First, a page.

Grandfather stood up and put another log on the fire. After he sat back down, Melly arranged her arms on his legs once more. "What happened?" Melly asked. "Did he ask her?"
"Yes. Just before town he stopped. 'I had a wonderful time this afternoon,' he said. 'I have too,' Lucy replied smiling. 'Would,' he began. 'Would you care to.' He paused. 'Yes?' Lucy asked encouragingly. 'Would you like to go to the concert at Farmer Taylor's home Tuesday evening. He's invited some of the musicians in town to each play a song or two.' Lucy linked her arm through Neil's elbow. 'It would be my pleasure,' she replied. Neil's grin at her reply filled his face. That same grin still filled his face when he entered the family home to find his sisters eagerly awaiting his return. They were delighted to learn how well their plan had worked."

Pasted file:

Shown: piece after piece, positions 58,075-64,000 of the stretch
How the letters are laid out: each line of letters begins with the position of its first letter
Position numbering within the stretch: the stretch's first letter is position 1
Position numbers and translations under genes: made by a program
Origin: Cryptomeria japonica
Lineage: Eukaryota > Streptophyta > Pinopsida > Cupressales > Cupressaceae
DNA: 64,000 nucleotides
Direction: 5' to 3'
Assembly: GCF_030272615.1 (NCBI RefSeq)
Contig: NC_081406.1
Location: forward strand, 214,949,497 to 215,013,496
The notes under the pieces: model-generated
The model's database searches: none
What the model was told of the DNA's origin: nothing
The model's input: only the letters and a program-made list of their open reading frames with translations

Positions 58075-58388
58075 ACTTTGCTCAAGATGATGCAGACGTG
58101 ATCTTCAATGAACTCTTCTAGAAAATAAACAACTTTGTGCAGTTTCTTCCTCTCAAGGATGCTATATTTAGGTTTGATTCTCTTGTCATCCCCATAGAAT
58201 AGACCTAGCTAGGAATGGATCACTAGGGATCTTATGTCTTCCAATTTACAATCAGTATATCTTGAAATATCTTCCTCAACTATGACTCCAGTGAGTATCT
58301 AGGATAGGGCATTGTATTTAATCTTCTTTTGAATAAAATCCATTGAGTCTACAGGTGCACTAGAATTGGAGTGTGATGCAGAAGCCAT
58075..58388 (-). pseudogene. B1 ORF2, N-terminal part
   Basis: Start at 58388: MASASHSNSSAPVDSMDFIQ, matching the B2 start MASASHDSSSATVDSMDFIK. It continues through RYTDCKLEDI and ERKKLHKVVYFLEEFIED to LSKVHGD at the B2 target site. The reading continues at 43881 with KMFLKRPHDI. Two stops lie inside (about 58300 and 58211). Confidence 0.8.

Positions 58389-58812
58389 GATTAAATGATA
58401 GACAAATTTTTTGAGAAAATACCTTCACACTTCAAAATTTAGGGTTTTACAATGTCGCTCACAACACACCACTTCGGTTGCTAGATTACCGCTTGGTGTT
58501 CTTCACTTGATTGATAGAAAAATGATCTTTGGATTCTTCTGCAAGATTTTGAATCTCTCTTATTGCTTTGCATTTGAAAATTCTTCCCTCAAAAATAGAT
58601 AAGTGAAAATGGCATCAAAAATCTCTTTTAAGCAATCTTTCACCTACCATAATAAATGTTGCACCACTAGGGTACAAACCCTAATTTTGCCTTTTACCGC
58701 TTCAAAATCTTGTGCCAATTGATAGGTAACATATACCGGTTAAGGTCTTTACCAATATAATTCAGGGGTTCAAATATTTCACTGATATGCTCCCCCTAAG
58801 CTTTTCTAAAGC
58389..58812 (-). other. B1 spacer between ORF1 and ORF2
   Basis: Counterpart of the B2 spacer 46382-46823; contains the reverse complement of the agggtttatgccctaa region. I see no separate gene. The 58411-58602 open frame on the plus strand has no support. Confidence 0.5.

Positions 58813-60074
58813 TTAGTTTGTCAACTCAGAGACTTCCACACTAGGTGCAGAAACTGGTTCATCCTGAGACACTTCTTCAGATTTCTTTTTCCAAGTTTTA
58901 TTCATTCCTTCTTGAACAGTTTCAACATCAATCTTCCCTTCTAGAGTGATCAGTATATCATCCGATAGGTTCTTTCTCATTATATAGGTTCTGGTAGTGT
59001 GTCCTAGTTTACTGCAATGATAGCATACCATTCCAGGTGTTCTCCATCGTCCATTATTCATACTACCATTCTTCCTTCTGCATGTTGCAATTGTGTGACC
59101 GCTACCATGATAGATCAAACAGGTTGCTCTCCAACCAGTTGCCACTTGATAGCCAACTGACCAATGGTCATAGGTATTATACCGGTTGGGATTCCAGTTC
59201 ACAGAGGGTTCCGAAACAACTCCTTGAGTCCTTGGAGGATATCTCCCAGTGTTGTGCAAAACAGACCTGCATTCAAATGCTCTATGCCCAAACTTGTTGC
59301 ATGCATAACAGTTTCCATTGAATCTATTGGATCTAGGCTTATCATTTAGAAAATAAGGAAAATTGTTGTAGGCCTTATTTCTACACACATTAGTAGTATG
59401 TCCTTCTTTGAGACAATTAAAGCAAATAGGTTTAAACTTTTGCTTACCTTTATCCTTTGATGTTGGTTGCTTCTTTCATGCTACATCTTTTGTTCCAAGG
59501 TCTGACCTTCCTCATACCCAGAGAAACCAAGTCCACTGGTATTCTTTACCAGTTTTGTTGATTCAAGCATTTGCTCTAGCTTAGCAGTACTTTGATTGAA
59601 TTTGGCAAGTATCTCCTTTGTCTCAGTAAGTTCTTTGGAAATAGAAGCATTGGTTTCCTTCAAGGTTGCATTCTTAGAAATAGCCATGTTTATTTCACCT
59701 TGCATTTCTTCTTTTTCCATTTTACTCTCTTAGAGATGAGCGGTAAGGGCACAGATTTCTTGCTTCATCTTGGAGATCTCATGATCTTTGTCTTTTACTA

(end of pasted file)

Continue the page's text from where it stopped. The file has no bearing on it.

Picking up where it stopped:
"If I were them, I would be delighted, too." Melly yawned.
"Ah, my child, you are tired. Perhaps we should save the rest of the story for another night."
Melly emphatically shook her head "no."
"Alright," Grandfather conceded, "But I will try to not keep you up too much longer. You mother would not be happy with me when she comes back from her friend's wedding to find that I have kept you up late every night with stories."
"When is Mother getting back?" Melly asked.
"The day after tomorrow. Now lets get back to the story. They went to the concert. Every few days they would do something together. Sometimes it was just a walk around town and talk during Neil's lunch break. It wasn't long before they had become best friends. Now Neil knew he wanted to be more than just friends, but he wasn't sure how to broach the subject with Lucy, despite now being very comfortable in her presence. He loved her kind and loving nature. She also had a certain amount of spunk that endeared her to him even more. Knowing that he had fallen deeply in love with Lucy, and hoping that she might feel the same for him, he turned to his most trusted advisers, his parents, and asked them what they thought he should do. His father encouraged Neil to start building a house on the plot on land he would inherit. His mother encouraged him to talk to Lucy about his feelings."